Forest equivalent to almost 200 Sydney Central Business District was cleared for farming, forestry, and development in 2019.
Forest Equal To 200 Central Business District Cleared In Australia’s New South Wales
SYDNEY — An area of land almost 200 times the size of the Sydney Central Business District was lost to land clearing in the Australian state of New South Wales in 2019, the equivalent of more than 370 football fields every day.
The latest government data shows 54,500 hectares of woody vegetation — 150 hectares a day – was cleared for farming, forestry and development in 2019, continuing the trend of heightened clearing rates since native vegetation laws were relaxed in 2017.
While slightly less than the area cleared the year before, the 2019 rate was 40 percent more than the 2009-17 average, the annual Statewide Land and Tree Study‘s satellite survey found.
On regulated rural land, almost three quarters of all clearing – of both woody and non-woody vegetation – was considered “unexplained”.
That means it was unauthorized – conducted on exempt land or illegally.
Independent New South Wales upper house Member of Legislative Council Justin Field said the data shows land clearing is out of control in New South Wales.
“Despite the massive ecological damage to the 2019/20 fires and the clear imperative to protect what is left, the Berejiklian Government is allowing ongoing deforestation and habitat destruction at record levels,” he said in a statement. “Some farmers are gaming the system and using loopholes in so-called ‘self-assessable codes to try to hide what is likely in many instances to be illegal clearing.”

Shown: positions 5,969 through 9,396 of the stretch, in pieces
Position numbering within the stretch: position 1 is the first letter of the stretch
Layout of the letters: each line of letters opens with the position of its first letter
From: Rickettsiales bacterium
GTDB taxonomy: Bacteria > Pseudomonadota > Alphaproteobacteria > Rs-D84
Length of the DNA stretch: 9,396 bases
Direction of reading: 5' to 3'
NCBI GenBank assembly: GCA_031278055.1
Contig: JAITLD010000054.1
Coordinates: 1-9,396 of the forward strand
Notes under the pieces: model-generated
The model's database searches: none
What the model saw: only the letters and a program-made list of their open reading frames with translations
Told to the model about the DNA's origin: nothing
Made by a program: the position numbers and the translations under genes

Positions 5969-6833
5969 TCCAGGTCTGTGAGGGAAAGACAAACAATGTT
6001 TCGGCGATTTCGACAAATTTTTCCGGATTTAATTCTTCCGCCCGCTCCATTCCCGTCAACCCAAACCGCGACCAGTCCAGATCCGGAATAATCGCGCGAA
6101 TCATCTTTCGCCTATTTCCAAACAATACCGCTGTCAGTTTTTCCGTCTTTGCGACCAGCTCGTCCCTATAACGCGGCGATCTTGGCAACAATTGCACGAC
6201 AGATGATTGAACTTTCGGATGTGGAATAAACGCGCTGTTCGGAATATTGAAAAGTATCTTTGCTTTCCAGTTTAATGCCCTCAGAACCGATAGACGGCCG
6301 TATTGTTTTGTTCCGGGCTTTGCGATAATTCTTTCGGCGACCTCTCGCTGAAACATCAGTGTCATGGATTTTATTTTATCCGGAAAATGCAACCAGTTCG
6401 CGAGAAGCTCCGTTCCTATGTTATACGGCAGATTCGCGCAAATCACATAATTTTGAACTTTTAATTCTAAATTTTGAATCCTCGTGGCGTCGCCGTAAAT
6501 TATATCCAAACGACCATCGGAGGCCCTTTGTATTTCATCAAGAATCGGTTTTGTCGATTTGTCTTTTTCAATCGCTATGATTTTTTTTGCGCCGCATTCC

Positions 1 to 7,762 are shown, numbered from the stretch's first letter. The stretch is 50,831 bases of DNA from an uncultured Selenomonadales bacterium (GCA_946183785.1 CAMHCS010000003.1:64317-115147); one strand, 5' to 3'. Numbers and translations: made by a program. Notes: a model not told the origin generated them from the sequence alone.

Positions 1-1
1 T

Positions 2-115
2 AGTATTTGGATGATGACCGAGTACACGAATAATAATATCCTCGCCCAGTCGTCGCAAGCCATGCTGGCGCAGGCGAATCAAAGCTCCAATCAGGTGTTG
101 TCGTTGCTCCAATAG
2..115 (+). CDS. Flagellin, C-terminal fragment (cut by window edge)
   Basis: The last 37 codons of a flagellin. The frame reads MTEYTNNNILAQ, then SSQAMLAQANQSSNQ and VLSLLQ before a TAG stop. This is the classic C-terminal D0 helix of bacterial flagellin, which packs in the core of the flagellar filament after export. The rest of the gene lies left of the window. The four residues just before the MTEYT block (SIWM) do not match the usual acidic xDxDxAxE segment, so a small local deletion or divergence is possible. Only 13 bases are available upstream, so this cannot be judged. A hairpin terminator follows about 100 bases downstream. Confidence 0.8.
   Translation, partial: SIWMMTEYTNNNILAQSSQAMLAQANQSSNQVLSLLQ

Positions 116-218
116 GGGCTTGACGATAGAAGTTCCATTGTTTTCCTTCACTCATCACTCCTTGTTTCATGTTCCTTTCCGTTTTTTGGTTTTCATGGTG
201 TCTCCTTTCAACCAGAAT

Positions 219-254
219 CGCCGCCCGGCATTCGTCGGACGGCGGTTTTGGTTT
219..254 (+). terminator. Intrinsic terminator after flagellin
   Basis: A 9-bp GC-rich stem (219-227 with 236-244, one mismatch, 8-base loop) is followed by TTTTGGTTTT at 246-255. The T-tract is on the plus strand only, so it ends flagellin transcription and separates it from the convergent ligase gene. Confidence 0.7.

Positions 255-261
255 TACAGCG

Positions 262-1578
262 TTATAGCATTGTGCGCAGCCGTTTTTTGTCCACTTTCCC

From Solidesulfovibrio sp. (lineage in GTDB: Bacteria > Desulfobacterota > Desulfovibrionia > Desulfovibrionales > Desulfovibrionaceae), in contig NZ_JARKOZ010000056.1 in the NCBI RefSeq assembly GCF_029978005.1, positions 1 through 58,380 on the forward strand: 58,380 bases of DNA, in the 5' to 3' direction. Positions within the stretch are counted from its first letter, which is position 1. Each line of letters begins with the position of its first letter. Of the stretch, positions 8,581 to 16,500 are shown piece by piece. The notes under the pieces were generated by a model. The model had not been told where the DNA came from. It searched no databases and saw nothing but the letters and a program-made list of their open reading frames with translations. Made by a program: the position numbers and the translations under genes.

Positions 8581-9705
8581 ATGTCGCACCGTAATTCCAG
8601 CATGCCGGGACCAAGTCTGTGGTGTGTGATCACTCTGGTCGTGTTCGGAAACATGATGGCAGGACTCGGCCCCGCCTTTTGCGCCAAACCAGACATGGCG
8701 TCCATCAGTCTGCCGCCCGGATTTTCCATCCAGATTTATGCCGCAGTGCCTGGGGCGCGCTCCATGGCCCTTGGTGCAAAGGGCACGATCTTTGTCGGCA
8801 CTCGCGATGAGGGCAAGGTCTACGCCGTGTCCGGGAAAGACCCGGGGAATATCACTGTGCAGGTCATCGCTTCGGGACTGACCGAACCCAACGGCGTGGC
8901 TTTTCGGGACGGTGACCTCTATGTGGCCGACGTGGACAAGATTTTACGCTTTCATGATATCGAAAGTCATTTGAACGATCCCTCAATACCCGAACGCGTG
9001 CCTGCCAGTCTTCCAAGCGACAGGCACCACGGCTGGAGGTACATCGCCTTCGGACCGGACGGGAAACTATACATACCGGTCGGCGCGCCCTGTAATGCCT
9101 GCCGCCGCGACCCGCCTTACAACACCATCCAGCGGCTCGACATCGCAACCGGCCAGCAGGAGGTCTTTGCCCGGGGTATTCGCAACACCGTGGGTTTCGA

Field argued it demonstrated the need for the Liberal Party to rip-up an agreement made with the Nationals last year over clearing on private land, following a high-profile spat over koala protection policies.
“Any further watering down of land clearing and private logging rules will be the nail in the coffin for the koala and cannot be tolerated,” he said. “The amount of “unexplained” land cleared is particularly concerning.”
Nature Conservation Council chief executive Chris Gambian said it was already too late for many animals.
“In just one year we have lost an area of forest four times the size of Royal National Park,” Gambian said. “Using widely accepted data on wildlife population densities, clearing on that scale would have killed up to 9 million animals – mammals, birds and reptiles – in just 12 months. It is simply unsustainable.”
The change to land clearing laws in 2017 is pushing many at-risk wildlife populations closer to the brink, he said.
“More than 1020 plants and animals are now threatened with extinction in New South Wales, about 20 more than when the scheme was introduced,” Gambian said. “The government must stop uncontrolled deforestation on private land and in state forests if it is going to tackle the extinction crisis.”
New South Wales Agriculture Minister Adam Marshall and Environment Minister Matt Kean have been contacted for comment.
(Edited by Vaibhav Pawar and Praveen Pramod Tewari. Map by Urvashi Makwana)